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Vital Drug Issues and Treatment in McKinney, Texas

While tornado activity in the McKinney area is above the state average and over 150% above the U.S. average, the tornadoes are not the only danger present to its’ residents. That’s why McKinney Drug Rehabs are here to help!

The city of McKinney, Texas is a picturesque suburb of Dallas, located in Collin County and the Northeastern area of the state. With a population of 172,318, the city is comprised of predominately white inhabitants, with a median age of 35 years old and an impressive median household income of $87,356 which is well above the state’s average of $56,565. Nearly half of the cities’ residence have obtained a Bachelor’s degree or higher, and the town boasts a low rate of unemployment at only 3.5%. Of those employed, nearly 90% of them work in a white-collar environment such as business professionals, sales, management positions and office or administrative support. The area is known as being one of the most successful, affluent cities in not only Collin County, but all of Texas as well. Crime rate in the area is consistently low, nearly 50% lower than the United States’ average year after year. The city is also known for it’s excellent public education system and thriving local economy, which draws more and more young families to move to the area each year.
If you live in McKinney, and have fallen victim to substance abuse don’t hesitate to seek treatment. There are enormous resources in at your disposal.

McKinney boasts neighborhood streets lined with picture-perfect houses, stunning new cars in every driveway, and perfectly manicured green lawns. Most neighborhoods offer things like golf courses, community biking trails and parks, glimmering pools and resident-only clubhouses. Nearly everyone in the city is upper-middle class and wealthy, and although this is great for local economics, it also puts a lot of pressure on the younger generations living there. 

The city has recently seen an increase in heroin and other opioid use in the past few years, and surprisingly the people using it are getting younger and younger each year. Alcohol and D.U.I. arrests have always led the area, with Texas as a whole having the highest amount of alcohol-related deaths in the entire United States, but heroin use has slowly been creeping up as well, among other drugs.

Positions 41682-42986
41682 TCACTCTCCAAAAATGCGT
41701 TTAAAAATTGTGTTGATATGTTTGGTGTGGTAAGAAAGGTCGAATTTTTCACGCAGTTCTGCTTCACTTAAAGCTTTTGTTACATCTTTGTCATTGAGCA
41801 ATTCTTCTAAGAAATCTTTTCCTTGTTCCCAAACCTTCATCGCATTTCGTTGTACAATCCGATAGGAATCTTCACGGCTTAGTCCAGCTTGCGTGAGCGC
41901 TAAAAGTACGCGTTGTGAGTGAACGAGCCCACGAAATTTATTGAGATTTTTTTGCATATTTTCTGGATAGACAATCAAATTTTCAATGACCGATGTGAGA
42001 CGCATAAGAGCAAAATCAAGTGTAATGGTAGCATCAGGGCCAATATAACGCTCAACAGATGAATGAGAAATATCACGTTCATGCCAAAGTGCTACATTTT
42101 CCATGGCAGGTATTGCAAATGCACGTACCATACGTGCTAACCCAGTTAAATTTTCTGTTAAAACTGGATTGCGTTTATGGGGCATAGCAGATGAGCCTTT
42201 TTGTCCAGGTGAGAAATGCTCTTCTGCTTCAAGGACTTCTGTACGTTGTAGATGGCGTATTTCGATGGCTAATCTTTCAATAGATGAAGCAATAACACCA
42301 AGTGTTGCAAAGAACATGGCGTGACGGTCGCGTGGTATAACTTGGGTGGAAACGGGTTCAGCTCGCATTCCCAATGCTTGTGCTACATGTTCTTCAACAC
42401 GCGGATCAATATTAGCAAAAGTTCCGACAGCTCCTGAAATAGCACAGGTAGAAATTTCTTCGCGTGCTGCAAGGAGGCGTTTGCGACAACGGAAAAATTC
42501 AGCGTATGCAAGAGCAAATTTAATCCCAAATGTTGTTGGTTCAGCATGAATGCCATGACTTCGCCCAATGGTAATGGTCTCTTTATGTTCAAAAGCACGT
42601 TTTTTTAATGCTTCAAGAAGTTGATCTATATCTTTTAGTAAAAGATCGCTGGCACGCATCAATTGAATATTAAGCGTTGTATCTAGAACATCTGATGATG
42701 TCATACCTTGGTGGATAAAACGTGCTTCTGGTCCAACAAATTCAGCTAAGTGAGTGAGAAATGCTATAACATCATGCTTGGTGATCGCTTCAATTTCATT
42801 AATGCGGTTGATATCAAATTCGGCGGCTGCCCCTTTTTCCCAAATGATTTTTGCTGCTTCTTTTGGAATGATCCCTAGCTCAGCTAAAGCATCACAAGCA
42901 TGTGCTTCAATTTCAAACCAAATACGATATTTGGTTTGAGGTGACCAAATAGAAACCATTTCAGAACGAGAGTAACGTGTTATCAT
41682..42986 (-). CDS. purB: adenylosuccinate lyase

Collin County, including McKinney has a higher rate of arrests made for possession and trafficking of heroin and other opioid drugs among juveniles compared to the rest of the state. It is widely believed that the pressure put on the younger generations to “keep up with the Jones’s” is leading those under 20 years old to look to opiates for an escape. Many of the teens that are abusing opiates are high school and college students, athletes, and those with scholarships that feel the need to strive for perfection in an effort to impress their families and continue the tradition of success. They suffer from perfectionism and anxiety, which leads them to seek an escape and ease their minds, even if only for a moment. Their parents are often naïve to the problem, having a hard time believing or admitting that their successful child would ever consider doing drugs, so they continue to use while remaining unnoticed. 

While the area has not yet reached the “epidemic” levels that other parts of the country are dealing with, heroin and other opioids are now the #1 drug of choice for those admitted to rehabilitation facilities under 23 years old. The other opioids include prescription painkillers such as Vicodin, OxyContin, Percocet, LorTab, Norco and Dilaudid, which are all opiate-based and have similar effects as heroin. A doctor in McKinney was recently arrested for over-prescribing opiate-based painkillers, after an investigation confirmed he had prescribed more than 1.5 million hydrocodone pain pills in just 16 months. An influx of synthetic opioid drugs like Fentanyl has recently reached the area as well, being brought by Mexican and Columbian trafficking groups. Texas’ close proximity to Mexico makes it one of the first stops for cartels to bring the black tar heroin that results from Mexican opium production, making it the most prevalent drug in the area of McKinney. The county has also seen an increase in Mexican and Columbian residents as well.

The opiate abuse problem in the McKinney area and Collin County has been affecting the juveniles of the area the hardest, and parents are seeking help and direction in helping their children learn to live drug free. Collin County has implemented a county-wide substance abuse program that offers free or low-cost addiction evaluations, referrals to treatment facilities or mental health professionals, educational classes for adolescents and/or their families on drug abuse warning signs and prevention, as well as free information to the public addressing the area’s latest drug trends and their affects on the nearby communities. The goal of the program is to lower the rate of drug use by adolescents through prevention education, as well as teaching parents and family members the warning signs that are often hard to see if their child is hiding an addiction to heroin or other opiates.

What to Look For